Inspire : Public Works Mar Apr 2013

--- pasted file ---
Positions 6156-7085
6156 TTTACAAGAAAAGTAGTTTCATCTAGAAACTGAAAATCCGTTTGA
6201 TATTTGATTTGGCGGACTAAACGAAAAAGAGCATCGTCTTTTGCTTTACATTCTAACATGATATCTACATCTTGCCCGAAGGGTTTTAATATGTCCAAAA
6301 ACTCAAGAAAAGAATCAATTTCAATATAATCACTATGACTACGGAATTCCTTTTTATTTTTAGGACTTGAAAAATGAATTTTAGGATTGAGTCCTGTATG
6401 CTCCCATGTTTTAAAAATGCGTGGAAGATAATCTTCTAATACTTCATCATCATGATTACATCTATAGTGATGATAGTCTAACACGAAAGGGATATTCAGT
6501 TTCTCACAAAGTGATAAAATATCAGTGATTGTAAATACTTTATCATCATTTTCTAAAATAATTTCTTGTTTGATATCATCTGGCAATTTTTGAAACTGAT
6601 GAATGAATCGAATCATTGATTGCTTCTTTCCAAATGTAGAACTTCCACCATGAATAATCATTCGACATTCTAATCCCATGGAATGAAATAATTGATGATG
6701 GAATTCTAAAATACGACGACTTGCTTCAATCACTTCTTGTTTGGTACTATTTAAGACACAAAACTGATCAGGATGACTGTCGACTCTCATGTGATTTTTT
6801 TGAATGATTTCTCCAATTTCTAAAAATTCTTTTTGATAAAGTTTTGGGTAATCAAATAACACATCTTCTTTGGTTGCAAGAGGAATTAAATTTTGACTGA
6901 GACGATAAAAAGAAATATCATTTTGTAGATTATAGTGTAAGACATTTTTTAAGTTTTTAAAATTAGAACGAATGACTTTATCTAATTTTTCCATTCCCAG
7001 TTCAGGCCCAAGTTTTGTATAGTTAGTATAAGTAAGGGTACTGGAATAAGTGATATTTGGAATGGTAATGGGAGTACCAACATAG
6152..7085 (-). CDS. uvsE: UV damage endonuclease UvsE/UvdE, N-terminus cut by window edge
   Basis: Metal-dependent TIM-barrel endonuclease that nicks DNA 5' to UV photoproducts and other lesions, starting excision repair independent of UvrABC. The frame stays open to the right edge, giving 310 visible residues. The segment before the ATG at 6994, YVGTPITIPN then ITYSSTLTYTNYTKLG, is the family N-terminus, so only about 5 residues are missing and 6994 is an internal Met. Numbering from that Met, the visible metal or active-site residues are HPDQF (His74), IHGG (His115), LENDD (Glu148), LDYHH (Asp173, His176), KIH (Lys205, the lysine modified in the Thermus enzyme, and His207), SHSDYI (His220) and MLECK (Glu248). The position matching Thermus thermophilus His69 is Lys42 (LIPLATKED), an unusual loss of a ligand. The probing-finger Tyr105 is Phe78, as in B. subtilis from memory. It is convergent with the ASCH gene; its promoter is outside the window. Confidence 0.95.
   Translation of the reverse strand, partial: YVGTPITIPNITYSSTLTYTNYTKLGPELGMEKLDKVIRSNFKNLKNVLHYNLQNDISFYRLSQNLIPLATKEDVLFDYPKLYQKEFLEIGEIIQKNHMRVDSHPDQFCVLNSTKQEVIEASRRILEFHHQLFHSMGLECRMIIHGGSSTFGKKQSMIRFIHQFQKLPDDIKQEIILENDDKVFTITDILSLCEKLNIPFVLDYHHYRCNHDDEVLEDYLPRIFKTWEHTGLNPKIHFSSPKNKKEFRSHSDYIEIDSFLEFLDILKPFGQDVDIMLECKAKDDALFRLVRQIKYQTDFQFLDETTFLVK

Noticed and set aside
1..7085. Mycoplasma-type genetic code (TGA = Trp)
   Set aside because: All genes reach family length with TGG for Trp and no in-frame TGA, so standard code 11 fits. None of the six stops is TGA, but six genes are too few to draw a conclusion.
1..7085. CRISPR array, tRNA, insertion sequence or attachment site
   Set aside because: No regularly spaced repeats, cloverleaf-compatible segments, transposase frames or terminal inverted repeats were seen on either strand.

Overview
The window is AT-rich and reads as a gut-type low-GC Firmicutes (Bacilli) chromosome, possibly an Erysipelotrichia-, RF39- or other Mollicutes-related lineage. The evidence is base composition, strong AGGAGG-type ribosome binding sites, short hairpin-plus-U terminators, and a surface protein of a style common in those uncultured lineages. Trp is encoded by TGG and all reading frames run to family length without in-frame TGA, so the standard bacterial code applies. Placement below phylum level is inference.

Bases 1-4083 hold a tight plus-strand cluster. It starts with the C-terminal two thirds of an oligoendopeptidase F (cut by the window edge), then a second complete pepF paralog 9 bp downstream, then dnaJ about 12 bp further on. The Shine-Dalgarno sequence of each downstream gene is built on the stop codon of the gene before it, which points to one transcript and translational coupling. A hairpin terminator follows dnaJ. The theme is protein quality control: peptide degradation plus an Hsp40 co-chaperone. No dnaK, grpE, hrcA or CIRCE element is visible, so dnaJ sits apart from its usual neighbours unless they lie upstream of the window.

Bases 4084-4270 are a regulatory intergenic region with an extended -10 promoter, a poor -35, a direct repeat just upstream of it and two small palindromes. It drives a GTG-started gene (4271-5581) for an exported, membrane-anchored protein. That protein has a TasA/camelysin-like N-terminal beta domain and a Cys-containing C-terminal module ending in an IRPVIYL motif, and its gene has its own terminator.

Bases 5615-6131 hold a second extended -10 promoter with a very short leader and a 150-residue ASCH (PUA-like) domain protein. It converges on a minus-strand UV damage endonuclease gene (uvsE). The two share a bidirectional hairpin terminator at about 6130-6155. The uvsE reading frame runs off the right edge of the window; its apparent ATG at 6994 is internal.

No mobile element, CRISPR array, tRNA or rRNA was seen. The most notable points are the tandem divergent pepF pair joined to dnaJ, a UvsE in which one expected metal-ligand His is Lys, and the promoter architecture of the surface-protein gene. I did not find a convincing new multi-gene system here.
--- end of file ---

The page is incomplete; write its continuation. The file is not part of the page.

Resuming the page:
47 THE GUIDELINES The Guidelines for Responding to the E ects of Climate Change in Coastal and Ocean Engineering was rst published in 1991, was updated in 2004 and revised in 2012 as new climate data emerged. It is designed primarily for use by professional engineers with expertise and experience in coastal and ocean engineering, and although it notes that the use of guidelines may not alone su ce to gain development approval, it covers the scienti c basis of climate change, impacts and response strategies, coastal and ocean research and studies, the methodology of coastal/ ocean engineering impact assessment, with 3 example case studies. The Guidelines for Working with the Australian Coast in an Ecologically Sustainable Way is also directed primarily at professional engineers practicing in the coastal zone, and a broader range of professionals such as planners and managers with decision making roles. It was rst published in 2004 and updated in 2012 and covers issues such as ethics, responsibilities and duty of care, coastal zone policy, coastal development, coastal engineering methodology, and standards, codes and quality assurance. The Climate Change Adaptation Guidelines in Coastal Management and Planning is a new document rst published in 2012, and is intended for coastal managers, decision makers and elected representatives at all levels of government, plus interested community stakeholders. No formal training or experience is assumed. Its objective is to provide a simpli ed and structured framework to help the coastal manager consider physical intervention options under current and future climates. The rst part outlines key concepts of climate change adaptation, coastal processes, planning frameworks and assessment methodologies; second part introduces a range of intervention strategies/ adaptation options to address the hazards to coastal developments and land use. Most of body of report focuses on describing the di erent types of costal adaptation options. potential implications if those guidelines are not followed. "We have been careful to balance technical content and such that the documents are not overly prescriptive. We've sought to have them provide information to assist engineers and decision makers make good judgments." As an example of the challenges that engineers now face, the rate of sea level rise has jumped from around 1.88 mm a year (or about 18 cm a century), to possibly four times that rate. That means that coastal str uctures built now have to consider the possibility that sea levels will rise 80 centimetres or more over the life of key infrastructure. Indeed, Cox says determining hazard lines for coastal planning will affect all local government planning for current and future development on the coast, and likely be the most tangible, and politically sensitive, example of how the guidelines are used. And those judgments don't just relate to the high- profle fghts over waterfront development being played up and down the coast of Australia. A lot of media attention has been devoted to the impact on high-value beachside property and the court battles that have ensued. But Cox has noted that this barely scratches the surface: the real problems are the much larger number of properties in less visible canal estates and estuaries. These may not be as high in property values, but there are more of them, by several orders of magnitude. And there is related infrastr ucture, such as underground power, communications, water, sewage and stormwater drains -- all of which are very vulnerable to sea level changes. And there are political considerations. "Documents are guidelines, not standards, so their use will have to be justifed,” says Stephen Lees, the National Director, Sustainability, at the IPWEA. However, he says the main diffculty facing local government professionals in coastal area of NSW and Queensland is that their state gover nments have withdrawn the sea level rise planning benchmarks. Still, knowledge about the science is constantly evolving, and the volumes will need to be further updated, particularly after the release of the latest IPCC reports in 2013/14. ••• To download the guidelines go to: www.engineersaustralia.org.au/coastal-ocean- engineering/publications Coastal structures built now may face a sea level rise of over 80cm during their life. CONTINUE THE CONVERSATION Have your say on this story. Go to http://goo. gl/LDdqg to comment on this article.
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